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Unable To Open Kaweco Aluminum Sport Fountain Pen

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#1 ssata

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Posted 11 July 2015 - 13:57

I bought a Kaweco AL Sport Fountain Pen - Fine Nib - Raw Aluminum Body (KAWECO 10000628) from Jet Pens online in February. I've been using it with the Kaweco squeeze bladder filled with Noodler's Black Ink. The second time I tried to reopen the pen to refill it, I was unable to unscrew the body. A repair shop couldn't do it. A friend managed to pull out the nib section, which had separated from the bladder. The bladder is still stuck in the pen and I fear it has leaked and jammed up the works. 

Jet Pens won't help me, saying it's outside the return policy. Kaweco hasn't responded.

I need some advice as to how to get it repaired. Note that I have weak hands and fumble with trying to take pens apart.  :(

I'm in Connecticut. Could you kindly let me know where I should get it repaired? Thanks so much.



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#2 Goudy

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Posted 11 July 2015 - 14:27

Some things to try:

 

1. Rubber gloves. They'll give you better purchase on the smooth metal.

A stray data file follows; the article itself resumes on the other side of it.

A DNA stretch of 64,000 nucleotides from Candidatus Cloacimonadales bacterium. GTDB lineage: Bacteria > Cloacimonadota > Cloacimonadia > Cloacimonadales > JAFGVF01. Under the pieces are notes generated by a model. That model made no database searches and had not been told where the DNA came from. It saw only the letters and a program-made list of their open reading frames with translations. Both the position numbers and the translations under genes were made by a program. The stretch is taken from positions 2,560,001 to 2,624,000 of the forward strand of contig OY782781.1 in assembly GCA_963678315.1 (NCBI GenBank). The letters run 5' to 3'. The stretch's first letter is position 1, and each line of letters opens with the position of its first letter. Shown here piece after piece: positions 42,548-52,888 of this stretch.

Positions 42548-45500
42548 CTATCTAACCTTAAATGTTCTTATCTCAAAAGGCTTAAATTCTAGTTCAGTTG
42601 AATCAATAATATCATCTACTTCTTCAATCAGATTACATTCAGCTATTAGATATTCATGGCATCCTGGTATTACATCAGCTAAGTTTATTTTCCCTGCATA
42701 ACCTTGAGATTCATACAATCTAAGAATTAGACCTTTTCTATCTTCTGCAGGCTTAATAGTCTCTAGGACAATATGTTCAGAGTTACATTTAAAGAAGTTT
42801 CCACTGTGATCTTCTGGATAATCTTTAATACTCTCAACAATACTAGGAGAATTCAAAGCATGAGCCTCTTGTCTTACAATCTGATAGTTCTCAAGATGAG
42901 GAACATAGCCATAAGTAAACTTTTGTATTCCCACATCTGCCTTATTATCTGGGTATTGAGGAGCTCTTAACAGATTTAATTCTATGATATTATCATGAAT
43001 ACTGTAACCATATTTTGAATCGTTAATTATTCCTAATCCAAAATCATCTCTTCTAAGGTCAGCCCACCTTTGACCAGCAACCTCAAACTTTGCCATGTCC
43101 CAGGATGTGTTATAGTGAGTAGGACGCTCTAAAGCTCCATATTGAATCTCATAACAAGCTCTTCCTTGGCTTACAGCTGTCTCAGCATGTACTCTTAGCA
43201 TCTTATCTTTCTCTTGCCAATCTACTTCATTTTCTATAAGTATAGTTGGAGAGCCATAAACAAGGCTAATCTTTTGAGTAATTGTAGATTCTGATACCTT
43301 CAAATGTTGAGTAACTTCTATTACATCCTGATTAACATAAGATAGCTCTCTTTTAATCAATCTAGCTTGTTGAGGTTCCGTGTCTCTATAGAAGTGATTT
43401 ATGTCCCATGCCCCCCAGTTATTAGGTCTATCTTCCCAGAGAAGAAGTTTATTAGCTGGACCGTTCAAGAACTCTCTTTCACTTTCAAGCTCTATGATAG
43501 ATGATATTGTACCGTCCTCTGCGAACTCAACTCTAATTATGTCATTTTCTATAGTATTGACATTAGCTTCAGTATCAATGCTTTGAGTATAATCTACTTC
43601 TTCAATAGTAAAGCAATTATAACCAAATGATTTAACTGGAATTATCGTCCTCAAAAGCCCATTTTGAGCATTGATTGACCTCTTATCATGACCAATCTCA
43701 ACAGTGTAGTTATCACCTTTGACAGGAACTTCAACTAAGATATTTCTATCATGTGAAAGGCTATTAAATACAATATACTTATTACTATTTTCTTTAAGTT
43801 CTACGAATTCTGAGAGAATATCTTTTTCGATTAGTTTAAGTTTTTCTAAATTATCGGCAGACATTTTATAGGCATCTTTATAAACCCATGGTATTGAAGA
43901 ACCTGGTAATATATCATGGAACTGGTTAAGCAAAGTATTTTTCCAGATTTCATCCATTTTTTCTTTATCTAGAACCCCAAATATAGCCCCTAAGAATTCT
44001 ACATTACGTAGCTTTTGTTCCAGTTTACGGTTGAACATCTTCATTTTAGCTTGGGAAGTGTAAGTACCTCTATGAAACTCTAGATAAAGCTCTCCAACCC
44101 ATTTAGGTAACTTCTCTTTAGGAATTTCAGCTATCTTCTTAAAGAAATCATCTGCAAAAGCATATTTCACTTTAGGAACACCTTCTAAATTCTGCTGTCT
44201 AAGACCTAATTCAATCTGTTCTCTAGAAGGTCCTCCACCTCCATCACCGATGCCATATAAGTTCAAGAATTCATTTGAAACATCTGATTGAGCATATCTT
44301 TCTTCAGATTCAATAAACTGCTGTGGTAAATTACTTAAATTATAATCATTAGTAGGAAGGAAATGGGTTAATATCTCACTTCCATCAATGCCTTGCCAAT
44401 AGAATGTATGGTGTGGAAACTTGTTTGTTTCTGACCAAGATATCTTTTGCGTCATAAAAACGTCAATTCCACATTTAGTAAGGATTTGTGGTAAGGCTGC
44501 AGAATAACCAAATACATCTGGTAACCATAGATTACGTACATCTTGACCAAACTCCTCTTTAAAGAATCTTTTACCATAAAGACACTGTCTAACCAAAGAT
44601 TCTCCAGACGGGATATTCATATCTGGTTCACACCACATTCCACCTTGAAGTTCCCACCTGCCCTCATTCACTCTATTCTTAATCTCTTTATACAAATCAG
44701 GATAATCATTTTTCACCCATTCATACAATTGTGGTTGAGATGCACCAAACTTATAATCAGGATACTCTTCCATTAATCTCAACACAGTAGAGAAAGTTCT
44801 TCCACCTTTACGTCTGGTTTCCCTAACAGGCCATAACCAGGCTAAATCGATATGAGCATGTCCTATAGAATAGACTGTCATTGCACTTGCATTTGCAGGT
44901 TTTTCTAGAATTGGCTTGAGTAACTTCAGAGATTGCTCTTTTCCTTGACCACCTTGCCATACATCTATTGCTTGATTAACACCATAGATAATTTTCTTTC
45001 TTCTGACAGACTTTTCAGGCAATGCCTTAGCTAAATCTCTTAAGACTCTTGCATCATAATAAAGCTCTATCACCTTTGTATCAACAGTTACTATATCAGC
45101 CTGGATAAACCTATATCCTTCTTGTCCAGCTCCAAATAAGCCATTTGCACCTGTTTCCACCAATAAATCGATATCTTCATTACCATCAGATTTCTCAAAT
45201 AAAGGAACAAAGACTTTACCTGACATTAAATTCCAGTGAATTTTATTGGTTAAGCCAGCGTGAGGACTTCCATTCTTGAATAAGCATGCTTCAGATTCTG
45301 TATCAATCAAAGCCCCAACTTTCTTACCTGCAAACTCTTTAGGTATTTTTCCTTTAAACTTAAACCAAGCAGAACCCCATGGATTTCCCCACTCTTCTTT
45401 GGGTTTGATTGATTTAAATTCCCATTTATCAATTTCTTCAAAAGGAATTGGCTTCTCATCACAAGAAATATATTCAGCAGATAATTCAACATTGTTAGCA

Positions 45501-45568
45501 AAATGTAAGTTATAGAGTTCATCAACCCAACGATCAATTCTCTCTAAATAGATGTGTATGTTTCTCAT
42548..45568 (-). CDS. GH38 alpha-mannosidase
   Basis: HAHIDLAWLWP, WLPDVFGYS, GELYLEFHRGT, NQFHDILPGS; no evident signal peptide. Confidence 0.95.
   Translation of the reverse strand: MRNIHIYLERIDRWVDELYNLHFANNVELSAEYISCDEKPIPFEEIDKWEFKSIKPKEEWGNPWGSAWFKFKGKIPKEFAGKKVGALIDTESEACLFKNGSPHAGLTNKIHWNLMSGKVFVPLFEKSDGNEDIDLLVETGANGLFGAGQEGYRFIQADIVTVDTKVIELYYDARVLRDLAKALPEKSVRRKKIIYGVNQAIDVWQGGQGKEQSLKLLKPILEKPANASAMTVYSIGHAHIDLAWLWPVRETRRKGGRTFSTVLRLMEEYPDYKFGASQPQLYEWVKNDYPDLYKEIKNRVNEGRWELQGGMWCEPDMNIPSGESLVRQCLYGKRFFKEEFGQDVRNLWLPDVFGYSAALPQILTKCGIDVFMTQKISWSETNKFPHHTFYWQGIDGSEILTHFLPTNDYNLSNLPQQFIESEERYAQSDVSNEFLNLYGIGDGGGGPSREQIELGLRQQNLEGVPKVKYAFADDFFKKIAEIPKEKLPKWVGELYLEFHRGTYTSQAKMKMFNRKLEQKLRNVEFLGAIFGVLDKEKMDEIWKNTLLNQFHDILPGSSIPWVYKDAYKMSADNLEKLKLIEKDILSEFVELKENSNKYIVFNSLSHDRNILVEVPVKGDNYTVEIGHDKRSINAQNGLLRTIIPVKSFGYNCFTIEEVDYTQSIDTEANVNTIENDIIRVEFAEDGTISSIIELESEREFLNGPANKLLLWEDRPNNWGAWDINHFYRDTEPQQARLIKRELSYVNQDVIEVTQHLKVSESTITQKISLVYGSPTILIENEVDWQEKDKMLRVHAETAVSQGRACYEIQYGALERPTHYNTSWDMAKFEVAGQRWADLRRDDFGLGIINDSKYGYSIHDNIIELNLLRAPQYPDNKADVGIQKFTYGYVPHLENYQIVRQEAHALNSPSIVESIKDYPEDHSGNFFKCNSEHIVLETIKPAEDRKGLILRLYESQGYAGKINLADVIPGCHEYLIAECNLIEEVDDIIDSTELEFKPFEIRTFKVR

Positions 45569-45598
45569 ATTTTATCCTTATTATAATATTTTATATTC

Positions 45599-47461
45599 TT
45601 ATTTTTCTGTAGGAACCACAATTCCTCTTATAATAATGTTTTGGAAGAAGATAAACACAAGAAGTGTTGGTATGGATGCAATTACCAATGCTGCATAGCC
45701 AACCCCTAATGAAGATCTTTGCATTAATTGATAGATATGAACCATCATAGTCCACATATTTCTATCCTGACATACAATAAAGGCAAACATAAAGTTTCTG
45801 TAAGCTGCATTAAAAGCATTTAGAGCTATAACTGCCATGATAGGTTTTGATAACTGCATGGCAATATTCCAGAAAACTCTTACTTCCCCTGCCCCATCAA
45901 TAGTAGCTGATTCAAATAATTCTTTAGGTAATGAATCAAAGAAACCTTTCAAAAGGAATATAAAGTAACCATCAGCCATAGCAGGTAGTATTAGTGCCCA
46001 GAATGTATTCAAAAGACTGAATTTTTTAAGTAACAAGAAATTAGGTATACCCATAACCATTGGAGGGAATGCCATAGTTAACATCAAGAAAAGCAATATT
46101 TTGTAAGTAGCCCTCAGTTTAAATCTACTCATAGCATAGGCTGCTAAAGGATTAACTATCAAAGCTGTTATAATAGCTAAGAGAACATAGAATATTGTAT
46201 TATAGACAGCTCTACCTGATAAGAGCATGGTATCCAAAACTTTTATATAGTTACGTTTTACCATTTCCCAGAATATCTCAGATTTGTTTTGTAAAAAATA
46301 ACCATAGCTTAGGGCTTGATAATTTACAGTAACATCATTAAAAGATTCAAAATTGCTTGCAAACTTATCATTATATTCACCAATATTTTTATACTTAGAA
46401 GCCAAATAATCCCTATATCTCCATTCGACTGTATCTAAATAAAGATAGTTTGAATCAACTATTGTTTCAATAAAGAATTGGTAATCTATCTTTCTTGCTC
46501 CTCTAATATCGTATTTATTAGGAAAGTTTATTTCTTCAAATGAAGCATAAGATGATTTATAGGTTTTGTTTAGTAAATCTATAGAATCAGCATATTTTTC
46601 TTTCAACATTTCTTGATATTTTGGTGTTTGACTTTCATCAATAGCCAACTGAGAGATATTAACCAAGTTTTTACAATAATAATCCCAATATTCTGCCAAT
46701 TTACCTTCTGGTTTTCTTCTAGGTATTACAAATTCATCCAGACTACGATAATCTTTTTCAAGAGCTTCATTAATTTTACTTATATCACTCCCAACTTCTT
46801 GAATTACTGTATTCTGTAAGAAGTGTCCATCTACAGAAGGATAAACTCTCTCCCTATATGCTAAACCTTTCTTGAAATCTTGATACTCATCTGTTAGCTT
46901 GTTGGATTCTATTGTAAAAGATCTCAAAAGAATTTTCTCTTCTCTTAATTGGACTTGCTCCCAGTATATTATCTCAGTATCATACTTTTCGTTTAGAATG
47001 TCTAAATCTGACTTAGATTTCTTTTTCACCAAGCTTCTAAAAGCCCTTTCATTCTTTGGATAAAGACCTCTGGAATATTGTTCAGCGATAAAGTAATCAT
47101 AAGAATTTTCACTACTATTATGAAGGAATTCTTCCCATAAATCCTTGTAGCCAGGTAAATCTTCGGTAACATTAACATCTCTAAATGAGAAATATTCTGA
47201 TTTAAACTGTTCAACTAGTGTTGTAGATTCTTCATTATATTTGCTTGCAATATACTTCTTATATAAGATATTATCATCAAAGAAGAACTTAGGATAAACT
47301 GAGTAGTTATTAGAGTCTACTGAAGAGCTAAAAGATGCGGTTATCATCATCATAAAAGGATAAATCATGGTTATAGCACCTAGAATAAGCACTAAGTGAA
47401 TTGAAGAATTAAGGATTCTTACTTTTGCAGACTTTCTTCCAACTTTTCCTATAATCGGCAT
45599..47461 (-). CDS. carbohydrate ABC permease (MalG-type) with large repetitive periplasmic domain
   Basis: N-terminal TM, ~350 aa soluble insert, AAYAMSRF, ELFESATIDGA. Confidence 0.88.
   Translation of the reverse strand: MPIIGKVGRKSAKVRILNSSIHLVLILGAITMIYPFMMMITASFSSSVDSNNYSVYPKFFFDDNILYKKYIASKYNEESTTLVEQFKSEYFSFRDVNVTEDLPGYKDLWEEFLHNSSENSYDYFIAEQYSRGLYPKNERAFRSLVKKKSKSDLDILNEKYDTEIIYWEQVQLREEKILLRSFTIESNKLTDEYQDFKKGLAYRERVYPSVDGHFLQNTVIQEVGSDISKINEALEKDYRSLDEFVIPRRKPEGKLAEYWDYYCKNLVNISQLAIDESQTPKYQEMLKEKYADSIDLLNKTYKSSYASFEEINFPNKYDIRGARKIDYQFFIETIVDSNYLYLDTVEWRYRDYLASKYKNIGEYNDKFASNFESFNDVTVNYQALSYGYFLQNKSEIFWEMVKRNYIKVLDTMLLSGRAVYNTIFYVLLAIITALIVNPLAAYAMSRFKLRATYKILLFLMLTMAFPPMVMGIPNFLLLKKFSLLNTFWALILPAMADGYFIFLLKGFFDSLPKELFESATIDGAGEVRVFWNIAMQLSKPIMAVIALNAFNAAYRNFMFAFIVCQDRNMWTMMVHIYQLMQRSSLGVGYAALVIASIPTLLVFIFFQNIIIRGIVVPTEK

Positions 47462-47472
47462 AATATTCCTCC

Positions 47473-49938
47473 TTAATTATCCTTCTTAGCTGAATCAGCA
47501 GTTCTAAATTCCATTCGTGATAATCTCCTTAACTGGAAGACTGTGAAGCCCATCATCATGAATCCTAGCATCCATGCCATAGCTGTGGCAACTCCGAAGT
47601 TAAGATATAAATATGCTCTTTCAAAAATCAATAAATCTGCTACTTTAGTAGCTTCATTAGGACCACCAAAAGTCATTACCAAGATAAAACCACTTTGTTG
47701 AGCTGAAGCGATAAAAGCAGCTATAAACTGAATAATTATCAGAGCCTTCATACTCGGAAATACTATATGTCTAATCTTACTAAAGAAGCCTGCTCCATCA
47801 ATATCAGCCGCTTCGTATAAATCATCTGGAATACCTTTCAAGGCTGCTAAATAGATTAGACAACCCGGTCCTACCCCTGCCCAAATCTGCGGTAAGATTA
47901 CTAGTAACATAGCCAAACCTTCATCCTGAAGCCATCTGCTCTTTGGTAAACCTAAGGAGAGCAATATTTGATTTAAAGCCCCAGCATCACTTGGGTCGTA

2. Section pliers. Pliers with shaped coated heads, designed specifially for this task. You can buy them on eBay. They're risky with vintage ebonite pens, but the AL Sport has metal threads.

3. Water. Get some inside the pen where the nib section unscrewed, and leave it to work overnight on the dried ink.

4. Heat. A hairdryer aimed at the jammed thread should cause the metal on the body side of the thread to expand a little.


Edited by Goudy, 11 July 2015 - 14:29.

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#3 graystranger

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Posted 11 July 2015 - 15:01

Aluminum against aluminum galls terribly; even though the aluminum on this pen is anodized heavily, the threat is still there. I like the hairdryer idea, aluminum has a large coefficient of thermal expansion compared with most metals, and this is simple and practical. Once the barrel is warm I would dip the grip section into ice water to cool it to shrink it away from the warm expended body. Work quickly so the two parts don't cool/heat up.

 

I would suggest trying to get a little light penetrating oil to soak into the threads to help lubricate the gall. When you succeed (I'm sure you will), I would try to keep some grease on the threads. It is possible that the threads were not cut properly to begin with.

 

By the way, this is one reason I order my pens from Goulet Pens. Brian Goulet would stand behind any pen he sells and not abandon you.


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#4 aeba

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Posted 13 July 2015 - 05:43

 

I bought a Kaweco AL Sport Fountain Pen - Fine Nib - Raw Aluminum Body (KAWECO 10000628) from Jet Pens online in February. I've been using it with the Kaweco squeeze bladder filled with Noodler's Black Ink. The second time I tried to reopen the pen to refill it, I was unable to unscrew the body. A repair shop couldn't do it. A friend managed to pull out the nib section, which had separated from the bladder. The bladder is still stuck in the pen and I fear it has leaked and jammed up the works.